Welcome to flatpack.microwavepizza.co.uk, the spiritual successor of emeritus.microwavepizza.co.uk. emeritus is currently sitting looking rather sorry for itself in the bottom of a cupboard in the office, and rather than drag it out of retirement again I've stuck my boring home page on a more capable machine.

There's not a huge amount to be seen here. The following should give some rough overview of who I am and what I do, but not why you care. That is between you and a qualified professional.

— Ben A L Jemmett, 28th May 2007.


I'm a software developer by trade; I work as a consultant through my company, Jemmett Software Development Ltd.. The vast majority of my time is spent working for Sysgem, who write cross-platform network, system and identity management software.


For the past few years, on and off, I have been tinkering with hobby electronics. In particular, I decided to prove that I was paying at least some attention during the Introduction to Computer Architecture lectures in my first year at university by putting together a computer from 74-series logic chips. The resulting machine has found itself called System/1, and is documented here.

Cameras & Photography

I appear to have accidentally started to collect cameras; as of this writing (2007), I have fifteen of them sitting around the house. It's not much of a collection, but when one considers that a year ago I had two (a film SLR and a digital SLR), the future does not look promising for my endangered shelf space.

Unfortunately my enthusiasm for collecting the equipment does not translate to any particular artistic proficiency. That doesn't stop me trying, though, and to prove it I occasionally inflict samplings of my snapping on people.


I am, for various reasons, a fan of Digital Research's GEM graphical environment for DOS. I was first introduced to it at the same time as I was introduced to computers, when my father purchased an Amstrad PC1512 in late 1986 or early 1987. Many happy hours were spent colouring in the TIGER.IMG illustration supplied with GEM Paint, before I discovered the Locomotive BASIC2 User's Manual in the drawer. The rest, as they say, is history; I've enjoyed programming ever since.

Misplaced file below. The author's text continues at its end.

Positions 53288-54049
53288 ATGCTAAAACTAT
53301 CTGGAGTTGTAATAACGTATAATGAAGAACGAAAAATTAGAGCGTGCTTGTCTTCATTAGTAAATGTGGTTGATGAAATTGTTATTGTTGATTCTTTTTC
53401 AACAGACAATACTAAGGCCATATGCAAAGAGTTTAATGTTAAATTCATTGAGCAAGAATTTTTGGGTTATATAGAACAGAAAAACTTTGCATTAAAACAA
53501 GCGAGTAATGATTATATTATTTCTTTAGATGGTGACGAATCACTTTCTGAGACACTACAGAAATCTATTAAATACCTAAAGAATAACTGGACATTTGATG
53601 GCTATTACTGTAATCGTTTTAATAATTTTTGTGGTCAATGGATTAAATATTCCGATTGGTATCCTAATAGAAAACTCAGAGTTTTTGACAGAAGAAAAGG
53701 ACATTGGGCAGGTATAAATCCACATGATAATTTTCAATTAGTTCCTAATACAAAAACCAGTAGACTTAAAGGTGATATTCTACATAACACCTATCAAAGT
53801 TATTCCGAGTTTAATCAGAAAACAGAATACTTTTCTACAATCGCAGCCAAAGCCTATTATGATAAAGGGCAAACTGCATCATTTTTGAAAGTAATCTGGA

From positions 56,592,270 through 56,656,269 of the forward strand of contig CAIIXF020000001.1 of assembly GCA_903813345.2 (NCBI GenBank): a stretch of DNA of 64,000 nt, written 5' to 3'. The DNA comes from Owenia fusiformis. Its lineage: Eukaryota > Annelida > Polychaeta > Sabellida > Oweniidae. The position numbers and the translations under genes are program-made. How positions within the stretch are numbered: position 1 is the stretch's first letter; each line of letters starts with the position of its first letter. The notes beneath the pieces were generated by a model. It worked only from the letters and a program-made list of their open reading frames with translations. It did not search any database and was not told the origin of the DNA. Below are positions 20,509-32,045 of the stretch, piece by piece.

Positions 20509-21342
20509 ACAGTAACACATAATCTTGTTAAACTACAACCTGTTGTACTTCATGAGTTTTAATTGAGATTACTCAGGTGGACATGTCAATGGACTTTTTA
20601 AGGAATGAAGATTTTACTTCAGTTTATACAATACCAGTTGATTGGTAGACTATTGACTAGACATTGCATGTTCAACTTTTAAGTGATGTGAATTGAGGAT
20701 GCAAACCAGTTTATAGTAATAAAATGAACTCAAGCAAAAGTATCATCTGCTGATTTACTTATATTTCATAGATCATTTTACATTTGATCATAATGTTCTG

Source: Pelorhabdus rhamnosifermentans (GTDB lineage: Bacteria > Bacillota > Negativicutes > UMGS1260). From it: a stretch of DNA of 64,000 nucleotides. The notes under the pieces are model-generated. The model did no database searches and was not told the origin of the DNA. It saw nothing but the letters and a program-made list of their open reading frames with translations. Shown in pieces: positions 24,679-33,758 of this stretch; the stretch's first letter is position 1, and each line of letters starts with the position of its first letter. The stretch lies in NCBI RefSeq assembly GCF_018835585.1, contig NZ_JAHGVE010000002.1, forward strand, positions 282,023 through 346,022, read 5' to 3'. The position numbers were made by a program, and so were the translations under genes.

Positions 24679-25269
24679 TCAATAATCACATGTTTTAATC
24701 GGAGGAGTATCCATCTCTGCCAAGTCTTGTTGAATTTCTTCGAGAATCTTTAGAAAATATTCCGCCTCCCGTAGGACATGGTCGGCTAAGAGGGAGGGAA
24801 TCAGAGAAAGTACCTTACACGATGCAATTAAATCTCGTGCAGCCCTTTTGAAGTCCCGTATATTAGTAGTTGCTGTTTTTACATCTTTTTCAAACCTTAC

I (allegedly) maintain some pages on GEM elsewhere on the web. One day I hope to find enough time to properly update these, but for now the following links will have to do.

I've recently (2006) made some bugfixes to the GEM/XM codebase, mainly fixing the broken INT 16h handler to provide proper keyboard support to DOS apps. The following downloads might be of interest to anybody wanting to tinker with GEM/XM — it's an interesting multi-tasking system, but pretty limited and requires some hand-holding on a modern system.


In 2003, my cohorts and I unveiled Zinc to the Interactive Fiction world. It combines Z-machine (v1-5 and v7+) and TADS2 interpreters with a mapping function and collaborative network play, as well as being extensible through plugins for different game types.

Unfortunately, as with a lot of good intentions, we haven't really managed to work on it since the completion of the university course that spawned the project. One of these days I'd like to have enough time and enthusiasm to do a proper job of fixing up the rough edges on my Z-machine implementation, as well as making the network protocol more flexible.

Perhaps I should get back into playing IF to give myself an incentive!

Newsgroups etc.

I am a regular on several newsgroups; most consistently novell.community.chat, the regular posters (to greater or lesser extent) in that group are known as the Novell Community Chat Irregulars.

Any other junk that's lurking on this site might be linked to from the sporadically-updated contents page.